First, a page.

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A new report from the Clean Energy Council details the potential of hydropower in meeting renewable energy targets, as well as the challenges ahead.

The report, Hydropower: The backbone of a reliable energy system, outlines what is needed to deliver the 19GW of dispatchable energy that will be necessary by 2040 to replace retiring coal-fired power stations.

Hydropower can rapidly ramp up its production to meet peak demand when the sun sets and solar output recedes. 

As the market continues to install higher shares of renewable energy, particularly solar, these kinds of fluctuations can be expected to increase in magnitude, with hydropower playing an increasingly important role in maintaining energy supply reliability.

Clean Energy Council Chief Executive, Kane Thornton, said, “Hydropower is one of the most mature forms of renewable generation.

“Its large energy storage capability and the essential system services it provides leave it ideally placed to thrive in a 21st-century energy system to complement the rollout of wind, solar and battery storage and drive the reliable and secure decarbonisation of the Australian energy sector.

“While these projects typically have a high upfront capital cost, investors are willing to spend the money to build new hydropower and to refurbish existing assets.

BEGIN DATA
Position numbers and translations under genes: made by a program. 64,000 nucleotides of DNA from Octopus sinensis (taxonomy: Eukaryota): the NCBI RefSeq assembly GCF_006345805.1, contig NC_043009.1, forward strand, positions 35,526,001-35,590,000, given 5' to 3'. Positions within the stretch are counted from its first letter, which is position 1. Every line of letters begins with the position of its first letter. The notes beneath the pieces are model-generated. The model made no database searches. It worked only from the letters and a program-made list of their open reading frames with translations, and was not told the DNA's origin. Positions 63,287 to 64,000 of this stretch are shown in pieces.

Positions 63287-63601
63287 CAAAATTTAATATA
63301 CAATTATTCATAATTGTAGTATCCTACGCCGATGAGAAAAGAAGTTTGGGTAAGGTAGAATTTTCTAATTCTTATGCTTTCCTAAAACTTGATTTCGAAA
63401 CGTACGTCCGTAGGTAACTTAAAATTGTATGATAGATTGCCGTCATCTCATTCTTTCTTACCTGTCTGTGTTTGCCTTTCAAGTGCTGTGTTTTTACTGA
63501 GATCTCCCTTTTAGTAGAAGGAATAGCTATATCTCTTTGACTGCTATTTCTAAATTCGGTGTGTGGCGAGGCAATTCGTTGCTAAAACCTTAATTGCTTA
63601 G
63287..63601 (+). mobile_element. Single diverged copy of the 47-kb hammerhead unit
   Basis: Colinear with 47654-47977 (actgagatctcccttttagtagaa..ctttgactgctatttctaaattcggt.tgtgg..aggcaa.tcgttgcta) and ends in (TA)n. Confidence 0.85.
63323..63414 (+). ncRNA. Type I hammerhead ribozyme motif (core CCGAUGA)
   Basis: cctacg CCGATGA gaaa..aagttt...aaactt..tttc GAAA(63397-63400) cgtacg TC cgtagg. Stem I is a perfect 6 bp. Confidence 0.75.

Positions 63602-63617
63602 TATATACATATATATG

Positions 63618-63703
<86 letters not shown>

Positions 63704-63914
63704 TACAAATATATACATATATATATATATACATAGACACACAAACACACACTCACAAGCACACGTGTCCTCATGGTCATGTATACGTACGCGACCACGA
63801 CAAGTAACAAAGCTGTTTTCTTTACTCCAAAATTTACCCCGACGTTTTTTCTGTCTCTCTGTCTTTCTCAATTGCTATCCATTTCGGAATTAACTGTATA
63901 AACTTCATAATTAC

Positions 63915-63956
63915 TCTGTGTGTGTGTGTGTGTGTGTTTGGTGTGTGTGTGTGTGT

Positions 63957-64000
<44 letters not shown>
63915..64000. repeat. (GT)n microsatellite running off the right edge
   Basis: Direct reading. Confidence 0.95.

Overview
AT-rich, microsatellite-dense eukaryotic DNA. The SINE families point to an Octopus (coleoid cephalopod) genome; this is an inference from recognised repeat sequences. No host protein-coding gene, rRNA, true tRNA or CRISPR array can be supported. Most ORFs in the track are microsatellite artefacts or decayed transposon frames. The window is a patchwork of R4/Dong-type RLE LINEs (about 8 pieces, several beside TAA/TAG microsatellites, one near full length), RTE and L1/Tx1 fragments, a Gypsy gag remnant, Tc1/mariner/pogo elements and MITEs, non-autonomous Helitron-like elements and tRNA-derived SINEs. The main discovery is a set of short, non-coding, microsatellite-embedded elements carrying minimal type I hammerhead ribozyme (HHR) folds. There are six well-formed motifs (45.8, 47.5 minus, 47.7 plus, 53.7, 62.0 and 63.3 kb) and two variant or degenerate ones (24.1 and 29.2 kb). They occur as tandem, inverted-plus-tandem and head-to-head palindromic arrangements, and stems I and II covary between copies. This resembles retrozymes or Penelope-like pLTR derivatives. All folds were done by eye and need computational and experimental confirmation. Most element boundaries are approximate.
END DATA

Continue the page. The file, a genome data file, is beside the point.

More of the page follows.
“However, to make this investment worthwhile, investors need to know that these projects will recover their investment and receive revenue for the value they provide customers and the energy system.

“Unlocking the full potential of hydropower, therefore, requires market reforms that incentivise these services as well as strategic investment that underpins new investment and critical network expansion and augmentation to ensure strong connection and access to the energy grid.”

The International Hydropower Association estimates that the use of hydropower instead of fossil fuels for electricity generation has helped to avoid the emission of more than 100 billion tonnes of carbon dioxide in the past 50 years.

The first Australian hydropower plant was developed in 1895, with most assets built between 1951 and 1996.

There is currently around 8.5GW of hydropower capacity in operation across Australia, providing approximately 6.4 per cent of total energy demand in 2020.

In November 2021, the New South Wales Government revealed that its $50 million Pumped Hydro Recoverable Grants Program had received 11GW of proposals, or over five times the 2GW it needs to support wind and solar projects within the state’s renewable energy zones. 

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